Balancing the risk of spontaneous ischemic and major bleeding events in acute coronary syndromes.
Evaluation of antithrombotic treatments for acute coronary syndromes (ACS) requires balancing ischemic and bleeding risks to assess net benefit. We sought to compare the relative effects of ischemic and bleeding events on mortality.In the PLATelet inhibition and patient Outcomes (PLATO) trial, we compared spontaneous ischemic events (myocardial infarction or stroke) with spontaneous major bleeding events (PLATO major, Thrombolysis In Myocardial Infarction [TIMI] major, Global Utilization of Streptokinase and Tissue Plasminogen Activator for Occluded Coronary Arteries [GUSTO] severe) with respect to risk of mortality using time-dependent Cox proportional hazards models. The comparison was performed using ratio of hazard ratios for mortality increase after ischemic vs bleeding events.A total of 822 patients (4.4%) had ≥1 spontaneous ischemic event; 485 patients (2.6%), ≥1 spontaneous PLATO major bleed, 282 (1.5%), ≥1 spontaneous TIMI major bleed; and 207 (1.1%), ≥1 spontaneous severe GUSTO bleed. In patients who had both events, bleeding occurred first in most patients. Regardless of classification, major bleeding events were associated with increased short- and long-term mortality that were not significantly different from the increase associated with spontaneous ischemic events: ratio of hazard ratios (95% CIs) for short- and long-term mortality after spontaneous ischemic vs bleeding events: 1.46 (0.98-2.19) and 0.92 (0.52-1.62) (PLATO major); 1.26 (0.80-1.96) and 1.19 (0.58-2.24) (TIMI major), 0.72 (0.47-1.10) and 0.83 (0.38-1.79) (GUSTO severe) (all P>0.05) CONCLUSIONS: In patients with ACS on dual antiplatelet therapy, spontaneous major bleeding events seem "prognostically equivalent" to spontaneous ischemic complications. This result allows quantitative comparisons between both actual and predicted bleeding and ischemic risks. Our findings help to better define net clinical benefit of antithrombotic treatments and more accurately estimate mortality after ischemic and bleeding events in patients with ACS.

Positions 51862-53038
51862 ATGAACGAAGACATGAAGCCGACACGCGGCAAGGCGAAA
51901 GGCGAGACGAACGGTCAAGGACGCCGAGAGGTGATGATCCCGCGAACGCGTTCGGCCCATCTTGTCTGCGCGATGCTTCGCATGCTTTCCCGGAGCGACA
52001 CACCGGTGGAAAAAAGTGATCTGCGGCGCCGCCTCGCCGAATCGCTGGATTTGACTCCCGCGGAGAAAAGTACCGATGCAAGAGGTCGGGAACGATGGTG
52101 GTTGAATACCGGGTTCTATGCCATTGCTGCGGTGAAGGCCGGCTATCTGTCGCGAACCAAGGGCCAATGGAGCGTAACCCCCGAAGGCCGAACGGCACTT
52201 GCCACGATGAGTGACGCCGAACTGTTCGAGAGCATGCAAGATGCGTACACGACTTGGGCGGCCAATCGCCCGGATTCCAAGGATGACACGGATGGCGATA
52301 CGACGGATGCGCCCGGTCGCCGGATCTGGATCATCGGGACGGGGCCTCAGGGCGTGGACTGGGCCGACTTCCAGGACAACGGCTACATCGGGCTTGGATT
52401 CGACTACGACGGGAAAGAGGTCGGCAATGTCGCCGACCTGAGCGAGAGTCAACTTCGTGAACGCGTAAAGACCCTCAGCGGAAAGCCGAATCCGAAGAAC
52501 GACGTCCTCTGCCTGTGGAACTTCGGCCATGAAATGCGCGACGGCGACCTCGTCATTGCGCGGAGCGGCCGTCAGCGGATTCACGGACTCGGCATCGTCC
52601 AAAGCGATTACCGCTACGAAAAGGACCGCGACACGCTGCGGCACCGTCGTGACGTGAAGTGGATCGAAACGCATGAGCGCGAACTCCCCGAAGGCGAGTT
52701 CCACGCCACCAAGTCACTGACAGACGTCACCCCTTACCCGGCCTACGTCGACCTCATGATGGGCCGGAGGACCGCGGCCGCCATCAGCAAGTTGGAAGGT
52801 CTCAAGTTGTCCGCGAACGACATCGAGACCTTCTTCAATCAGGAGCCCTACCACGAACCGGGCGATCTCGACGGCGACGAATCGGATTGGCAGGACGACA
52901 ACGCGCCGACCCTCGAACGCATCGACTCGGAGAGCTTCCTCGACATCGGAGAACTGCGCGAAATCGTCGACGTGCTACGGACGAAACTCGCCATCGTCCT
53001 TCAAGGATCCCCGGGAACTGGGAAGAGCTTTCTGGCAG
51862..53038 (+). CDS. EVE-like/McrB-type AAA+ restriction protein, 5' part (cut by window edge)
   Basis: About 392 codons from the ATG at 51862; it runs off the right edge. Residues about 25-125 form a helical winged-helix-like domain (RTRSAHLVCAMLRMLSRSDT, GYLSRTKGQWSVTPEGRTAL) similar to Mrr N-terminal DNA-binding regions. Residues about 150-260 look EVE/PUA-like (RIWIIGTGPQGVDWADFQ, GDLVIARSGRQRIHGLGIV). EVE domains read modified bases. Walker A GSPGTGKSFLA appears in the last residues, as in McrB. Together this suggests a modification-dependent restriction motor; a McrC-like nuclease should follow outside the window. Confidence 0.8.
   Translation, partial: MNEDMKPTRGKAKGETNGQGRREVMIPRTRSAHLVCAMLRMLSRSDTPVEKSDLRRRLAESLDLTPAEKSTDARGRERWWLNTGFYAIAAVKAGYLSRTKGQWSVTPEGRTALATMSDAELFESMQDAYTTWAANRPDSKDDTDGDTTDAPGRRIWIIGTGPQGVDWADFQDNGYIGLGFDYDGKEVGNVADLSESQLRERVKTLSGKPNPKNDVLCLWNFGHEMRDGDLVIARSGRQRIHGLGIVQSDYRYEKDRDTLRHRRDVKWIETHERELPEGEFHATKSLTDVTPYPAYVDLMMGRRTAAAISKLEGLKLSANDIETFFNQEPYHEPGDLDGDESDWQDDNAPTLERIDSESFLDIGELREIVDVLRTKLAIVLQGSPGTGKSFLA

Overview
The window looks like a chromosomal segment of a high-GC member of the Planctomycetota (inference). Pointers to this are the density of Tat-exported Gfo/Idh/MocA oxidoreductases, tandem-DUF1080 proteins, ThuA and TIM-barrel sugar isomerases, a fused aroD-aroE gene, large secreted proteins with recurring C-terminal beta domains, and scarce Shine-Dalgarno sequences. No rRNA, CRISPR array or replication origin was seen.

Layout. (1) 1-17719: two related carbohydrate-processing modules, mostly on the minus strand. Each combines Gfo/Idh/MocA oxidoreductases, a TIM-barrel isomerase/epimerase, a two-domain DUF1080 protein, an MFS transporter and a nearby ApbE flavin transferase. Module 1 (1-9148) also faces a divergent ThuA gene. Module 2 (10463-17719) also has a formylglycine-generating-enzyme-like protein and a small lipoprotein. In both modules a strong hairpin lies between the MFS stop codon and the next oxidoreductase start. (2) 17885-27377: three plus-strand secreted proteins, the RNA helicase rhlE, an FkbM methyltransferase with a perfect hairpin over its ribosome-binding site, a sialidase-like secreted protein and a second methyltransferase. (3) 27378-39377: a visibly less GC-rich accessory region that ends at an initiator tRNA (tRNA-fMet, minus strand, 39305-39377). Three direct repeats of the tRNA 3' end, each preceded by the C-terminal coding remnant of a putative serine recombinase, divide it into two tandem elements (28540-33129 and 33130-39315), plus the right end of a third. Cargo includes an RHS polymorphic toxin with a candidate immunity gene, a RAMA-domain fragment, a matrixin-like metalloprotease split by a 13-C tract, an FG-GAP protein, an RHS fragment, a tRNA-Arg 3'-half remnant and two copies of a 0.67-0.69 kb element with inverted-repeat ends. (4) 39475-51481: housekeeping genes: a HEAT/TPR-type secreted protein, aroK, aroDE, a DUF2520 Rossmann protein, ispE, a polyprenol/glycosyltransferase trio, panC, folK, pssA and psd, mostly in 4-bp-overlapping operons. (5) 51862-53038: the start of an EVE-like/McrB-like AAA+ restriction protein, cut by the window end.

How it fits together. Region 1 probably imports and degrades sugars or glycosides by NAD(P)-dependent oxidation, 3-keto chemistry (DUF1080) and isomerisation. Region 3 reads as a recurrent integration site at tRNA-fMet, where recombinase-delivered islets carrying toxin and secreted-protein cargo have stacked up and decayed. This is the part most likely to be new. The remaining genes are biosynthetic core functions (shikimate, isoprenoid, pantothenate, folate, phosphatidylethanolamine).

Ducrocq, G; Schulte, PJ; Budaj, A; Cornel, JH; Held, C; Himmelmann, A; Husted, S; Storey, RF; Cannon, CP; Becker, RC; James, SK; Katus, HA; Lopes, RD; Sorbets, E; Wallentin, L; Steg, PG
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